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Florida nursing history comes to light on website

Jean Aertker, RN

More than 61 babies out of 1,000 died, while maternal deaths averaged 10.2 per 1,000 births in Florida in the early 1900s. Granny midwives attended
most births.

How did this appalling situation change? The trend began to reverse when Joyce Ely became the state’s first nurse-midwife and pioneered midwifery
seminars statewide

Ely’s groundbreaking efforts make engrossing reading on the Florida Nursing History Project website. Since launching in June 2014, this digital repository, birthed in Tampa, is preserving the state’s nursing legacy

“A group of nurses and retired nurses in the Tampa area was looking for a project that would provide recognition for our predecessors who had made important contributions to health and healthcare,” said Kim Curry, PhD, ARNP, RN, clinical associate professor at the University of Florida.

The same group was the impetus behind the “Nursing Heroes: Caring for the Community” exhibit at the Tampa Bay History Center in 2012

Curry said the project’s goals are twofold: to honor Florida nurses and their contributions to the health of the state and to make available information on the historical contributions of Florida nurses to all who seek it.

“We see the website as a resource for anyone interested in the legacy of nursing, or the study of nursing history,” Curry said.

“Our nursing history group believes that preserving our nursing history is essential for the future of our profession,” said Jean Aertker, DNP, ARNP, RN, FAANP, another group member. Sharing important nursing achievements of the past with the new and upcoming nurses today is important, she said.

One local historian, Christine Ardalan, PhD, agrees the website will appeal to many. “The Florida Nursing History Project will delight all who place nurses at the center of inquiry to explore the broader themes of cultural, social and Southern histories,” said Ardalan, adjunct lecturer in the history department at Florida International University (Miami). “As Florida’s nurses carved out careers for themselves and reached out to the growing multi-cultural communities, their voices and stories help to understand the challenges and problems they faced through time and many that foreshadowed the healthcare issues of today.”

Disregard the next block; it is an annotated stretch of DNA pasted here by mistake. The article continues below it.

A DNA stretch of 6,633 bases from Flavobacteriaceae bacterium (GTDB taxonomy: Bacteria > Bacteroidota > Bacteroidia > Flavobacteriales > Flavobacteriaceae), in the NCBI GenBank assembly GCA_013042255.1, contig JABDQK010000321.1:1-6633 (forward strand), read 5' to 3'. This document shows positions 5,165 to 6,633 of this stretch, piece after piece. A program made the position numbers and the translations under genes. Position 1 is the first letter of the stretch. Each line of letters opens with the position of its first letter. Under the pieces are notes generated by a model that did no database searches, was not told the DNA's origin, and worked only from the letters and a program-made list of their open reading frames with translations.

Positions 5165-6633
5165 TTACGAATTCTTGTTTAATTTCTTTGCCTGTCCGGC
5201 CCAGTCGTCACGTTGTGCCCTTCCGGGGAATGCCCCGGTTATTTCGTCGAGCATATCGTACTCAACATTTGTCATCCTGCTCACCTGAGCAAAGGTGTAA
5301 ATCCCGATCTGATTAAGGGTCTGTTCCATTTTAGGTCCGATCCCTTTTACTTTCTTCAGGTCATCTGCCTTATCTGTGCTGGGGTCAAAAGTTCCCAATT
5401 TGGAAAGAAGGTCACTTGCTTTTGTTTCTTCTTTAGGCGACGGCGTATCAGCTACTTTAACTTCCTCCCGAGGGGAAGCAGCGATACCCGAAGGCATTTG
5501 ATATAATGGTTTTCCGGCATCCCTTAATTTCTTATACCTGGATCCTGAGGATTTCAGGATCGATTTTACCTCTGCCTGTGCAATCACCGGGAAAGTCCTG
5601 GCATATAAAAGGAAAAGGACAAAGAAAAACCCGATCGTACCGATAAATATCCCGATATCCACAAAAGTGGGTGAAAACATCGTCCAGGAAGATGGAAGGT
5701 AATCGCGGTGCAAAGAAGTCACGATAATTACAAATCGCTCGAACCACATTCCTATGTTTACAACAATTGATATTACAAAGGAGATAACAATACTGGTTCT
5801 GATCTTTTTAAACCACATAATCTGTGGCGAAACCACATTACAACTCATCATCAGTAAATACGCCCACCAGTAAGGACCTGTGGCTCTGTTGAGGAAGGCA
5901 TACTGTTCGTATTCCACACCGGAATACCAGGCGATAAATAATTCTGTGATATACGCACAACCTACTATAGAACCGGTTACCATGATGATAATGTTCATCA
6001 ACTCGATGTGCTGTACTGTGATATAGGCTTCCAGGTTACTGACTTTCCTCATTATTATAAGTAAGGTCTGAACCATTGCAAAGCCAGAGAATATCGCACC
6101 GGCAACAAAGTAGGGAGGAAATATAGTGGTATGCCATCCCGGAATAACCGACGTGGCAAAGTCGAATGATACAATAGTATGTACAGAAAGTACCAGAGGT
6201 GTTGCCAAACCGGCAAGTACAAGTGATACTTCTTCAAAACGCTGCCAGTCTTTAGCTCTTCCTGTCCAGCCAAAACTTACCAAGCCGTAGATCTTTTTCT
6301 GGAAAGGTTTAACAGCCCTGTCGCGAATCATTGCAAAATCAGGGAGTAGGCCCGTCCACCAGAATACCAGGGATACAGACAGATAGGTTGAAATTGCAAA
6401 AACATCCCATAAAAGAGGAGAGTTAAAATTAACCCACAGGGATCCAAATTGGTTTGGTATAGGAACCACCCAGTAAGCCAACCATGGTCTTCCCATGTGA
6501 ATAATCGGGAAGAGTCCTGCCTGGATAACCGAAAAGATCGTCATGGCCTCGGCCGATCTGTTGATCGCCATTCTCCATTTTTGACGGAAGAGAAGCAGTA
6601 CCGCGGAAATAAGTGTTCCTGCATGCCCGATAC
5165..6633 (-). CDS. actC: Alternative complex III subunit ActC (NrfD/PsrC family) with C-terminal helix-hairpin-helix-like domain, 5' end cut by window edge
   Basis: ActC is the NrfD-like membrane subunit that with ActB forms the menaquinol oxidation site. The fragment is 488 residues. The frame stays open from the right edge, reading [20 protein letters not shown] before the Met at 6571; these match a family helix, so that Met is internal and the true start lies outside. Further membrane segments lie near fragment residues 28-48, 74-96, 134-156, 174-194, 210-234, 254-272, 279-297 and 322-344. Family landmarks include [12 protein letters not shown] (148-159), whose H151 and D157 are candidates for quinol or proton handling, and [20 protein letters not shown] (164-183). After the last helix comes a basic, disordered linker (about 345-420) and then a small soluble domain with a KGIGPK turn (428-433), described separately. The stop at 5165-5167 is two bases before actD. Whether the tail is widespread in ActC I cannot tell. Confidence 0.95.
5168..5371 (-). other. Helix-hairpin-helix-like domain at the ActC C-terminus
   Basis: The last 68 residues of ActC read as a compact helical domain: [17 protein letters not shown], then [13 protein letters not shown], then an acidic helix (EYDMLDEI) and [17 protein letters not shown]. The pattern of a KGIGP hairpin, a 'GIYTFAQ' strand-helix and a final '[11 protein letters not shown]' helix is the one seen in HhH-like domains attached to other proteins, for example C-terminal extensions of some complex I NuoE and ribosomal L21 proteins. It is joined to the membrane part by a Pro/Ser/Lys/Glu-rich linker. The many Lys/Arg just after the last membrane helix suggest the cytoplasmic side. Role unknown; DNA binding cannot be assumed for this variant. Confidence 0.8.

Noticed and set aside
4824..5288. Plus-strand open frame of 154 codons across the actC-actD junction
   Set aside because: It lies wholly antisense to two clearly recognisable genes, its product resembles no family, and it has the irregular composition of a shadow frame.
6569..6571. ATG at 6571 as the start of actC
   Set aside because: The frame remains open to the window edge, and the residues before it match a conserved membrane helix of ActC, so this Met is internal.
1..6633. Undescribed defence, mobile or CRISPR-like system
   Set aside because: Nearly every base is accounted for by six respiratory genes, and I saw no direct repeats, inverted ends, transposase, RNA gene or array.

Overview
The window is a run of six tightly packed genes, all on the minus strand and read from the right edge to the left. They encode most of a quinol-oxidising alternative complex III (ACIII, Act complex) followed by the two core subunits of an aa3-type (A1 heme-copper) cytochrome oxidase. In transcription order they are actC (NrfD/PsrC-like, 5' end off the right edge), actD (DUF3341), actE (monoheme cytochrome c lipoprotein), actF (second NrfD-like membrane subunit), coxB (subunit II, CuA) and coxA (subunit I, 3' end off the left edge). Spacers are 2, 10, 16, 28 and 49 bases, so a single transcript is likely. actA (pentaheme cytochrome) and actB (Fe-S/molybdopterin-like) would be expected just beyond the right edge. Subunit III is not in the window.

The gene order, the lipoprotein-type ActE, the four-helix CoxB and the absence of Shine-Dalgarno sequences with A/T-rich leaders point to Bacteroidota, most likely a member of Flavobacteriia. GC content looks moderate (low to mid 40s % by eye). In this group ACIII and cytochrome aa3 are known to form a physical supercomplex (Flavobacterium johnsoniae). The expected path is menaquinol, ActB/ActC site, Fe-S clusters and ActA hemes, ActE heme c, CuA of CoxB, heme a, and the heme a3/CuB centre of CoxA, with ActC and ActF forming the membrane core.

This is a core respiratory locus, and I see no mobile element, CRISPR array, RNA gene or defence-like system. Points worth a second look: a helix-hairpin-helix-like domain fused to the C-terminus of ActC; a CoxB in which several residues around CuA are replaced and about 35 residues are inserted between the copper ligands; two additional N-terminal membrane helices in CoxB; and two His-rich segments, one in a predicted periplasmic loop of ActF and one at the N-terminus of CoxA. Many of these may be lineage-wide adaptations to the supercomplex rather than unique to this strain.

To continue developing the website, Curry and Aertker, both Florida Nursing History Project inaugural members, and other nurses meet monthly for breakfast. They’re also working with Andrew Keller, originator of NursingNetwork.com, for design assistance.

Curry said the group welcomes contributions to the site from all interested nurses. Suggestions for subjects or contributions of biographical sketches can be submitted via the site’s Contact Us link.

“It’s up to us to point out the incredibly important contributions of nurses throughout the history of our state, because nurses as a group aren’t very comfortable with standing up and taking credit for what they’ve done,” Curry said.

Visit the website at https://FNHxP.Nursingnetwork.com

Tips to start nursing history project

Curry shared the following tips to start a regional or statewide history project based on her experience.

• Identify a core group of interested people, even two or three. Consider retired nurses who want to contribute to a worthy nursing cause.

• Locate someone to serve as website designer and administrator. This person can help build the site and assist with organizing and posting.

• Decide the purpose and focus of your project: For example, is it a specialty area of practice or a geographic area? Define this in writing to keep on course.

• To develop content, seek resources in libraries, on the web, through professional organizations and via contact people.

• Commit to slow and steady progress. Consider meeting monthly or quarterly so everyone has a chance to check in and stay interested and involved.

By | 2020-04-15T09:24:17-04:00 November 10th, 2014|Categories: Regional, South|0 Comments

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